The lottery's own lottery $100 million deal: Keeping politics out of the bidding for new computers is essential

September 27, 1995

CONTROVERSY AND allegations of hanky-panky have surrounded the Maryland Lottery Agency in recent years over the awarding of lucrative contracts for computers and computer software. State and federal probes were launched and state legislators openly questioned irregularities in the way contracts were handed out. It turned into a public embarrassment.

This history explains why Gov. Parris Glendening has gone out of his way to try to keep the next lottery contract beyond the reach of politicians and lobbyists. He has barred cabinet officials and senior aides from discussing any aspect of the big lottery contract with potential bidders or lobbyists. And lottery director Lloyd Jones has devised a way that could, indeed, keep the procurement process free of political interference.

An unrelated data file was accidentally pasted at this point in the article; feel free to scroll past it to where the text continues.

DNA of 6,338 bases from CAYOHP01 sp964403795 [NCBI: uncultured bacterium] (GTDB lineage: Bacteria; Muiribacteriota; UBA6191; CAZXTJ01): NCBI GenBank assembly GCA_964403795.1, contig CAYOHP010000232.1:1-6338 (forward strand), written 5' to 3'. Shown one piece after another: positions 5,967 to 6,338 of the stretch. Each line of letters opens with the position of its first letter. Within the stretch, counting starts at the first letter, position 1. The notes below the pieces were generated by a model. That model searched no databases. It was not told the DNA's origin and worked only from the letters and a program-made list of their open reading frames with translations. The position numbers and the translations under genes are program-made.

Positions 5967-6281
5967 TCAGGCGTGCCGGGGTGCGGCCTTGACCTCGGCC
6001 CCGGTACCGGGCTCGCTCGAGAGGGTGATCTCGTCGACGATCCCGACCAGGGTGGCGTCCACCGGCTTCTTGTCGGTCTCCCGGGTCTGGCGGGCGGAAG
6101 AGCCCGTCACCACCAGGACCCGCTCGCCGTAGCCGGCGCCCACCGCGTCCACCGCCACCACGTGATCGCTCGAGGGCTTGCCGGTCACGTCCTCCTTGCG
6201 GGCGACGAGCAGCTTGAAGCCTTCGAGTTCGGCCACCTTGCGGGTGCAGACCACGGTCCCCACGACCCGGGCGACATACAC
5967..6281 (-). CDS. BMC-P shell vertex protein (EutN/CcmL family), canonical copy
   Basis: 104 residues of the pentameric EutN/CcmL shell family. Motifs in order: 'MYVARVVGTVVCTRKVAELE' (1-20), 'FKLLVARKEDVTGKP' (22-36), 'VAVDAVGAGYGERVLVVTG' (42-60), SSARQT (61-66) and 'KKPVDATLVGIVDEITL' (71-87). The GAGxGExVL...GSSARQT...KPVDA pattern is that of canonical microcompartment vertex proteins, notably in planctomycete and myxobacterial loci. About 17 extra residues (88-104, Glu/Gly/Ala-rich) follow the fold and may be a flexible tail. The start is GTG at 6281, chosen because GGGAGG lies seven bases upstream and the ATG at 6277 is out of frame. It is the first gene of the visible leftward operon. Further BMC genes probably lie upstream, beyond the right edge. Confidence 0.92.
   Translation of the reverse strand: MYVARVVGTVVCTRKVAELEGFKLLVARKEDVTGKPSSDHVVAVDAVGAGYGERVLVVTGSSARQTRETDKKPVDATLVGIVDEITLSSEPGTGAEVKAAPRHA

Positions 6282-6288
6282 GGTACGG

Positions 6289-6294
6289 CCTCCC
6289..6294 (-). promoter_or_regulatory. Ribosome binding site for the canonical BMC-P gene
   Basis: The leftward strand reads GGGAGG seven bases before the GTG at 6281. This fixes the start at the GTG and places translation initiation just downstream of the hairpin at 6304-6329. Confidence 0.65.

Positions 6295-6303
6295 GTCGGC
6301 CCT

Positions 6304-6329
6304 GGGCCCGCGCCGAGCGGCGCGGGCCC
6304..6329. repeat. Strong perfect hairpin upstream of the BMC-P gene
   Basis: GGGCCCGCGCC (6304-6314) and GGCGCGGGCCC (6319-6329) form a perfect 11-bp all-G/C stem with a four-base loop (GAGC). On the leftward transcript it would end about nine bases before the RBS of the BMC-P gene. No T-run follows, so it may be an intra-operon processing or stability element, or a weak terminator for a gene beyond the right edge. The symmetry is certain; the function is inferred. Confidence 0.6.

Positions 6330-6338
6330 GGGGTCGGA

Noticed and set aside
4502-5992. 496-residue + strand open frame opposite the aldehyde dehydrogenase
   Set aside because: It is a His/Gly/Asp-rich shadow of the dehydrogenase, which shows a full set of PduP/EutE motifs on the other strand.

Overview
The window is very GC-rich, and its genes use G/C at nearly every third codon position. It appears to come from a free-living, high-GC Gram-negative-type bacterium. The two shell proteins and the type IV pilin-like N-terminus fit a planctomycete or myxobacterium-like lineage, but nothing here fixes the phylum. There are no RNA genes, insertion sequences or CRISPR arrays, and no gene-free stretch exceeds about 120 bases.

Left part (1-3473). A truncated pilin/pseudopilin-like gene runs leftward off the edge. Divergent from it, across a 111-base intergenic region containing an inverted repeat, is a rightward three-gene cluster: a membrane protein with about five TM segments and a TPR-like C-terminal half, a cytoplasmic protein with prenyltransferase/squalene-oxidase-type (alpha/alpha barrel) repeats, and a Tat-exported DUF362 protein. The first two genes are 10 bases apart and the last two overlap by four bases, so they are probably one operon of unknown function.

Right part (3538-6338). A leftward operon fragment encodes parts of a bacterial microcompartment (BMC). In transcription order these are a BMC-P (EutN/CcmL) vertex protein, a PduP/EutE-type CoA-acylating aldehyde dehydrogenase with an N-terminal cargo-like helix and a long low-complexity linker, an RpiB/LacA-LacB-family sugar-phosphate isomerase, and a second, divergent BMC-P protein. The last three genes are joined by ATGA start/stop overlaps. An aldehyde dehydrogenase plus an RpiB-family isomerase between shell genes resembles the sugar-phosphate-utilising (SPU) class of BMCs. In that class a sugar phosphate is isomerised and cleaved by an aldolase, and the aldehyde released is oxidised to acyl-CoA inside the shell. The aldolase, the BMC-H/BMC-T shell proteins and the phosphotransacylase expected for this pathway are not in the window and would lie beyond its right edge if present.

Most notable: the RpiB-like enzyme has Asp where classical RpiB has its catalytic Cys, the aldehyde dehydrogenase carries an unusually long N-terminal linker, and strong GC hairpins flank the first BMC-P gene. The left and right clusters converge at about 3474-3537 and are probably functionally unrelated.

The idea is to base the contract award strictly on the lowest bid submitted. State lottery officials know enough about what they need in their new computers and software to draw up detailed specifications themselves, and then invite companies to submit bids based just on price -- not on technical competence as well. If all bidders are deemed qualified by the agency, the award will come down to the best dollar deal for the state.

This is a welcome change from the disputes over which company had the most technical competence to deliver a variety of new lottery games to the Maryland agency. It's a subjective call open to challenges from lobbyists and politicians -- and it leaves an unseemly impression that the process has been manipulated.

Competition in selling computer equipment to state lotteries is intense right now. Maryland could be the beneficiary of this price war. We should know Oct. 10 when the bids are opened. Lowest price, not best political connections, will be the deciding factor.

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